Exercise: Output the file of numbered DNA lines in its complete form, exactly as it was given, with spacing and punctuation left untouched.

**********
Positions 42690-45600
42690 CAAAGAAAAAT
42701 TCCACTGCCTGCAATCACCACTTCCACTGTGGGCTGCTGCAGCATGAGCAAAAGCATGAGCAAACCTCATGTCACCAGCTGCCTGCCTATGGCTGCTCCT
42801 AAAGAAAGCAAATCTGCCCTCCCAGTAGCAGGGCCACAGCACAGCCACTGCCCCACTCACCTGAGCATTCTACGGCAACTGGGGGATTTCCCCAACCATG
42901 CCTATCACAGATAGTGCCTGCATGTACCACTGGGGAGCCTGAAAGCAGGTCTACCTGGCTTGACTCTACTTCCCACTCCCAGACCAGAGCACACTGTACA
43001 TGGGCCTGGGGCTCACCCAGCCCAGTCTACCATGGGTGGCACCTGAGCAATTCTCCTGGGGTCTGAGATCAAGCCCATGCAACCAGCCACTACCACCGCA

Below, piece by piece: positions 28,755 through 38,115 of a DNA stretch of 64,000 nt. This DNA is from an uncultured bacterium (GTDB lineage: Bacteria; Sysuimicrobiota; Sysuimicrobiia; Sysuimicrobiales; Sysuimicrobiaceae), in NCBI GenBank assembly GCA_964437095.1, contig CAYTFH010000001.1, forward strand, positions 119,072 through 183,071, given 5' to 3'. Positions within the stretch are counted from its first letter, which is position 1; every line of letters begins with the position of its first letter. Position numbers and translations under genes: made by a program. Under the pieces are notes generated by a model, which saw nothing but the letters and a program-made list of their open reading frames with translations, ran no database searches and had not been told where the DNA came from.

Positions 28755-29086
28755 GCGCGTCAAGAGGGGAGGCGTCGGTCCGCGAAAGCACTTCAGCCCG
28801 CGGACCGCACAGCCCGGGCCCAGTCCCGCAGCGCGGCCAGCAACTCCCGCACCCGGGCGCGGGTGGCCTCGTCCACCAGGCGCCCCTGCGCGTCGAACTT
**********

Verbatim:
Positions 42690-45600
42690 CAAAGAAAAAT
42701 TCCACTGCCTGCAATCACCACTTCCACTGTGGGCTGCTGCAGCATGAGCAAAAGCATGAGCAAACCTCATGTCACCAGCTGCCTGCCTATGGCTGCTCCT
42801 AAAGAAAGCAAATCTGCCCTCCCAGTAGCAGGGCCACAGCACAGCCACTGCCCCACTCACCTGAGCATTCTACGGCAACTGGGGGATTTCCCCAACCATG
42901 CCTATCACAGATAGTGCCTGCATGTACCACTGGGGAGCCTGAAAGCAGGTCTACCTGGCTTGACTCTACTTCCCACTCCCAGACCAGAGCACACTGTACA
43001 TGGGCCTGGGGCTCACCCAGCCCAGTCTACCATGGGTGGCACCTGAGCAATTCTCCTGGGGTCTGAGATCAAGCCCATGCAACCAGCCACTACCACCGCA

Below, piece by piece: positions 28,755 through 38,115 of a DNA stretch of 64,000 nt. This DNA is from an uncultured bacterium (GTDB lineage: Bacteria; Sysuimicrobiota; Sysuimicrobiia; Sysuimicrobiales; Sysuimicrobiaceae), in NCBI GenBank assembly GCA_964437095.1, contig CAYTFH010000001.1, forward strand, positions 119,072 through 183,071, given 5' to 3'. Positions within the stretch are counted from its first letter, which is position 1; every line of letters begins with the position of its first letter. Position numbers and translations under genes: made by a program. Under the pieces are notes generated by a model, which saw nothing but the letters and a program-made list of their open reading frames with translations, ran no database searches and had not been told where the DNA came from.

Positions 28755-29086
28755 GCGCGTCAAGAGGGGAGGCGTCGGTCCGCGAAAGCACTTCAGCCCG
28801 CGGACCGCACAGCCCGGGCCCAGTCCCGCAGCGCGGCCAGCAACTCCCGCACCCGGGCGCGGGTGGCCTCGTCCACCAGGCGCCCCTGCGCGTCGAACTT